ST. LOUIS -- It is 6 p.m. on Independence Day, and I'm standing below the Gateway Arch. I check the weather app on my phone to reveal the inevitable reality that it is 102 degrees outside. My guess would have been 122, but 102 works just as well. Once you're in triple digits, what's the difference?

In front of me, a five-piece band plays Southern rock. Overhead, a prop plane soars, leaving a vapor trail in its path. And just a couple blocks southwest, the defending world champion Cardinals have a game getting underway against the Rockies.

It is in this moment that I feel very American. And very hot.

I'm searching for the soul of a city and of a country and of a sport. My profession takes me to many a Major League team and town, usually to bother ballplayers, consult with skippers and write about why X club is or is not going to contend this year. But on this obnoxiously hot day in the "Gateway to the West," I'm more interested in the surroundings. I'm more interested in exploring what it means to be an American and a baseball fan on the Fourth of July, and I'm guessing the answer somehow involves beer.

Soon enough, I'll head to the ballpark. But for now I linger under the Arch to listen to the music and, by chance, the conversation of the two men standing to my right.

"It feels like it's cooling off," one says.

"Yeah, it's headed in the right direction," the other replies.

I check the app again. Still 102.

We Americans are nothing if not optimistic.

* * *

Making my way to the ballpark, sweat pouring out of places I never knew existed, I come across the Black family, from the Harrisburg, Pa., area. The father, Aaron, is walking one of his two dogs and wearing a Kansas City Royals t-shirt, which catches my eye. Turns out, Aaron and his wife, Maria, are heading to visit family in Eudora, Kansas, just outside of Kansas City, but they're making a St. Louis pit stop to take their twin 10-year-old sons, Jake and Justin, to a game at Busch.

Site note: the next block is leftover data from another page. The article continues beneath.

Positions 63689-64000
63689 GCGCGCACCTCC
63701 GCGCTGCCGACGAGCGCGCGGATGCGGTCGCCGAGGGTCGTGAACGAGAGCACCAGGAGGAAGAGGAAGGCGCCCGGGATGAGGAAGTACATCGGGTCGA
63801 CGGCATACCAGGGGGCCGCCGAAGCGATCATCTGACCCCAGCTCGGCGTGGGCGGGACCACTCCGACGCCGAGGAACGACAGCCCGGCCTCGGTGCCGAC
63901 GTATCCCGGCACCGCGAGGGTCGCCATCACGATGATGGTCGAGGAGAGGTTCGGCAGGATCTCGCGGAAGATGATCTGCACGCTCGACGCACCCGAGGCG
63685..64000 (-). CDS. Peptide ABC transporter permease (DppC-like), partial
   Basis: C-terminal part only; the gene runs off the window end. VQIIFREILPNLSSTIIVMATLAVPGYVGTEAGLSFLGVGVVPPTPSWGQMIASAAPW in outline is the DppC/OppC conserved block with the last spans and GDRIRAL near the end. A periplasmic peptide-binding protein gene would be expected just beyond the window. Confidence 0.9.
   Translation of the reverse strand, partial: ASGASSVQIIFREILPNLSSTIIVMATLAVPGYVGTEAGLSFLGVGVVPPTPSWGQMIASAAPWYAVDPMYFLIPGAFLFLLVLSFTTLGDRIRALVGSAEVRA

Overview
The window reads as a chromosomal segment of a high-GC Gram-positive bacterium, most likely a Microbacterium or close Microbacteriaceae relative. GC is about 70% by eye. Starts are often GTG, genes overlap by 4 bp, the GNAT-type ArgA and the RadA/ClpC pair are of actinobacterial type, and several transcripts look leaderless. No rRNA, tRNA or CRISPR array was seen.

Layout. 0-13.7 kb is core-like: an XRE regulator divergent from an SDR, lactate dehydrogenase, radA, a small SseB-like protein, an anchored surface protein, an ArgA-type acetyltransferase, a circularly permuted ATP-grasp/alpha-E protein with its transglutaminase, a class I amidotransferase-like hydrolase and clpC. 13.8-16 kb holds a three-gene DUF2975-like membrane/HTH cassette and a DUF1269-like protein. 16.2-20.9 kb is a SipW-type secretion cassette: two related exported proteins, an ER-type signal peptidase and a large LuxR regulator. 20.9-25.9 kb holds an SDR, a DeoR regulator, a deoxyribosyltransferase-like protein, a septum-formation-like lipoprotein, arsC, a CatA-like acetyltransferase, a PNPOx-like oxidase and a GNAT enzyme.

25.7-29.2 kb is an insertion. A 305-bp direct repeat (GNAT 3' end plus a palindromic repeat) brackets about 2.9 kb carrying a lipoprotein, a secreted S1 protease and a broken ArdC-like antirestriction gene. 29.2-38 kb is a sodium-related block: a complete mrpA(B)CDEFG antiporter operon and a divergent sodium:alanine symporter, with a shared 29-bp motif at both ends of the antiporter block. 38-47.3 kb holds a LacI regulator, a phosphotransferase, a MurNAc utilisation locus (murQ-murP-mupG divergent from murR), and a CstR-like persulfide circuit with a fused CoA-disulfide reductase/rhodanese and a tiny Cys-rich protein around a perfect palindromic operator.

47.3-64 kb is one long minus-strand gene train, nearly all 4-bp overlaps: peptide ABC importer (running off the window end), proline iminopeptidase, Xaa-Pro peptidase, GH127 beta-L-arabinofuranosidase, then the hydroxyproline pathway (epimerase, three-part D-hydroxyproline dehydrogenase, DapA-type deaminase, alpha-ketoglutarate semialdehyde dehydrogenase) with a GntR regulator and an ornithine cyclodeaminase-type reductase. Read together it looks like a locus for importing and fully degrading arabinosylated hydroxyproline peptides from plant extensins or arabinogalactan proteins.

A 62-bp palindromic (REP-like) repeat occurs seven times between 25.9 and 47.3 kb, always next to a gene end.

"Our goal, before they finish school," Aaron explains, "is to take them to every Major League ballpark. We've done 14 so far, and we're going to hit Cincinnati on the way home."

At each stop along the way, Aaron arranges a mascot visit for his boys (Pirate Parrot was a particular favorite). But they've also met a couple ballplayers. There was this time in Chicago, when the White Sox were playing the Royals and Jeff Francouer gave Justin a pair of his batting gloves. Some depraved dude targeted the poor kid, stole the gloves right out of his hand and took off running. A Royals staffer saw the incident, and, minutes later, handed Justin a Mike Moustakas bat to make up for his loss.

"The Royals were really awesome about it," Aaron says.

We Americans are nothing if not considerate.

Well, most of us, anyway.

En route to the park, I stop at a crosswalk, waiting for the light to change. The woman to my right makes an excited announcement to her two young sons.

"Look!" she says, pointing to Busch Stadium up the street.

"That," the oldest says, "is so cool."

"I hope," the youngest says, "someone cracks one out of there!"

We Americans dig the long ball.

* * *

Approaching the park now, a man with a megaphone informs me and all around him that we must get right with God if we're going to find eternal salvation. That's all well and good, but, at the moment, I just need eternal air conditioning.

I get to the gate, and, even though it's the second inning, a line has formed.

We Americans sometimes like to arrive a little late.

As I circle the concourse, I note that at another gate, a line has formed to exit.

We Americans sometimes like to leave a little early.